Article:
Great points Jonathan. As a craft beer drinker and aficionado, seeing anything owned by AB much less MADE by them called craft really irks me. It's not semantics, it's not a simple mistake, it's ignorance by people that think "beer is beer" and that's all that matters.
All that said, I enjoy a Shock Top now and then, and even though Goose Island doesn't taste as good as it did five years ago, it's still nice to have that option in North Carolina.
But most importantly, North Carolina (and South Carolina for that matter) has WAY too many award-winning, revolutionary craft breweries that should be celebrated instead of AB macrobrews produced 300+ miles away infringing on the "craft" and "local" monikers.
Pretty harsh words for this. I'm willing to bet this was just a simple mistake by an employee that didn't know.
My great-grandfather used to drink a bit of this before going out to work on the farm in the winter, and a shot before bed each night. My grandfather did the same, and I never knew him to have a cold. I keep a bottle around and at the first sign of any cold or cough, drink about half a cup over ice, go to bed, and get up the next day feeling great! It works!
I do understand, my mom gave r&r to me as well, I live in nyc and no liquor store gave it where xan I find it
Chef Alyssa (from Chef Alyssa's Kitchen) kicked off the Chef in the Market! Series at Atherton and will close it out on Small Business Saturday. She is also hosting the 3rd (and final) Gather Dinner at Atherton Market
For Davidson Market - just this past Saturday she had a Chef Demo and will also be competing in the Chef Challenge on November 1st.
The Southern Heritage Apple Orchard was created in 1997 and is part of Horne Creek Living Historical Farm, one of twenty-seven historic sites operated by the North Carolina Department of Cultural Resources. Lee and Edith Calhoun donated all of the apple trees which are in the orchard.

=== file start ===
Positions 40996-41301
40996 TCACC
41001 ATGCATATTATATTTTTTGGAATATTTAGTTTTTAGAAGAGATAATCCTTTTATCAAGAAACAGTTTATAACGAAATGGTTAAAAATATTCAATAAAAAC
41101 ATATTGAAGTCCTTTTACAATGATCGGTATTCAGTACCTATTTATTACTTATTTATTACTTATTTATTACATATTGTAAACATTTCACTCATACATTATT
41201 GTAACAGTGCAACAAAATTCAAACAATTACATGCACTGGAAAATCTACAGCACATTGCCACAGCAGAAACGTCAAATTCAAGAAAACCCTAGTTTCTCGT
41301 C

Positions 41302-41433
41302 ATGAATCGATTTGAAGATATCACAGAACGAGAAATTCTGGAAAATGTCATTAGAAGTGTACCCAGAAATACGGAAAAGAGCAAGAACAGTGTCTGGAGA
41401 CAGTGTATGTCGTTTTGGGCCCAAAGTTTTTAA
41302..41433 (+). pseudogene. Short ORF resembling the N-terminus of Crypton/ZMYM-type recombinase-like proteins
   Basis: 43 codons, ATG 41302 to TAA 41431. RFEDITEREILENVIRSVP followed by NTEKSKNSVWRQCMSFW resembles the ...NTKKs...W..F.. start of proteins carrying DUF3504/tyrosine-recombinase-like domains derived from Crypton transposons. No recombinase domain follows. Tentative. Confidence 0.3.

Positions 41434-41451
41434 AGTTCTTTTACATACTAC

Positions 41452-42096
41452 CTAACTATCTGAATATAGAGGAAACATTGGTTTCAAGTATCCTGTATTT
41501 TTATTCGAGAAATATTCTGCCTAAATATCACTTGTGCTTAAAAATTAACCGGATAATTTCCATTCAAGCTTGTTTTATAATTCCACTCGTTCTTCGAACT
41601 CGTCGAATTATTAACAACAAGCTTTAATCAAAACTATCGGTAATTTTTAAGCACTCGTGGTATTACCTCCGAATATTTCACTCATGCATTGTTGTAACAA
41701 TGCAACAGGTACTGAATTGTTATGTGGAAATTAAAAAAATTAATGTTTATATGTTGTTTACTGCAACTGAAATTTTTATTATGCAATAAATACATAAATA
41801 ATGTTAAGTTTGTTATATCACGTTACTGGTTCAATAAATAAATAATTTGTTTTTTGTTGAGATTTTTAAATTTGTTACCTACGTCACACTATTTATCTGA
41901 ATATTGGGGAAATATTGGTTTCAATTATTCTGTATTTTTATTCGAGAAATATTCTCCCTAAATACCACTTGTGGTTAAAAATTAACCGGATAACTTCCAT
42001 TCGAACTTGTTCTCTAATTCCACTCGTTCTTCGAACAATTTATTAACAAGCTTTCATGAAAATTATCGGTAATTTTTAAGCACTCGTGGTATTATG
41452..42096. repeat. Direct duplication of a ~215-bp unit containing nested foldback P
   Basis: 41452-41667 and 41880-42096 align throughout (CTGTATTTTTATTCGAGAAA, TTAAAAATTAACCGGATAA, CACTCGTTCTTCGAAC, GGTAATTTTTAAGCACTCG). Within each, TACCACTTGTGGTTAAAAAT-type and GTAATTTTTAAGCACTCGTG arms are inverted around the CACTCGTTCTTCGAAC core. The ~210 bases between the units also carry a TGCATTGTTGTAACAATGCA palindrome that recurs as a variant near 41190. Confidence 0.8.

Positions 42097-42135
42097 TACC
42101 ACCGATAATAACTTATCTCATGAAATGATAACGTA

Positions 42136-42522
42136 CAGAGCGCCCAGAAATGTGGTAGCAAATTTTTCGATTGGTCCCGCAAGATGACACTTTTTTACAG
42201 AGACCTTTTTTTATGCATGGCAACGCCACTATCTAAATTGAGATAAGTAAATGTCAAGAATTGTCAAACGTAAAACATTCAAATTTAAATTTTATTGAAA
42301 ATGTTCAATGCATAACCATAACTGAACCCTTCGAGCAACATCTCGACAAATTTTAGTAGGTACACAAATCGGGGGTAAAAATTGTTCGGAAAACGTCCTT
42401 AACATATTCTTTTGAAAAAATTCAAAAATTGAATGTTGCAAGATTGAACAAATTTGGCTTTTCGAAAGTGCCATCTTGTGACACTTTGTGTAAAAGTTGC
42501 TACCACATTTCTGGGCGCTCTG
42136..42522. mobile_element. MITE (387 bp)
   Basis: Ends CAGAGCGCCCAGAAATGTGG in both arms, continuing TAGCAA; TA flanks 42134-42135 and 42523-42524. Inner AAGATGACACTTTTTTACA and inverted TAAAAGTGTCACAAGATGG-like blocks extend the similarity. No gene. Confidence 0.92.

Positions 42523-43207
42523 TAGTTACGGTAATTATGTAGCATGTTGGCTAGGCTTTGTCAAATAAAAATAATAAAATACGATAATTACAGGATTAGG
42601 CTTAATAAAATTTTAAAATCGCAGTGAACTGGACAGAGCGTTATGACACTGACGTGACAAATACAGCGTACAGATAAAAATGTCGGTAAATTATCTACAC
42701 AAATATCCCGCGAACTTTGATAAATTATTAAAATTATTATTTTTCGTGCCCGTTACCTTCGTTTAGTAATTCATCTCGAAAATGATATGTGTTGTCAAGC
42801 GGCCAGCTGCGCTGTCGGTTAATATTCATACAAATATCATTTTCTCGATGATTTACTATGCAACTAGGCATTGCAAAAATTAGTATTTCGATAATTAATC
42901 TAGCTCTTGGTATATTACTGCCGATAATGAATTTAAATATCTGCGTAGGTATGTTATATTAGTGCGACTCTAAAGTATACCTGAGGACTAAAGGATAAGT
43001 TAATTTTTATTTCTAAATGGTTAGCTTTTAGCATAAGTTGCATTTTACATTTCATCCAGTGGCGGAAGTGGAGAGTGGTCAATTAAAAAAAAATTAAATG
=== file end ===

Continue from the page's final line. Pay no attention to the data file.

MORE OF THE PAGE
A number of years ago, the orchard became mature enough to start selling apples. We do not give apples away. Apple sales from the orchard go back into covering the costs associated with its operation.
Growing four hundred different varieties of southern apples, some of which are very disease prone, is a highly complex and challenging project; for that reason, you do not often see these apples grown today in commercial orchards. Fungal diseases are hard to control when this many varieties are involved. As a consequence, a small percentage of the fruit can't be sold for eating or cooking purposes. We sell those apples as deer apples. Other varieties that we have in the orchard will not keep for more than a few days and the selling window is very short. The remainder of the crop is sold to the public at the site's visitor center, at off-site festivals, at our Annual Cornshucking Frolic on the third Saturday of October, and for research purposes.
In addition, when the fruit load is too heavy on the trees, we often have to thin it out. Because it is not ripe, that fruit can't be used.
I hope this information clarifies our operation at the Southern Heritage Apple Orchard.
Horne Creek Living Historical Farm
Womack Newspapers, Inc.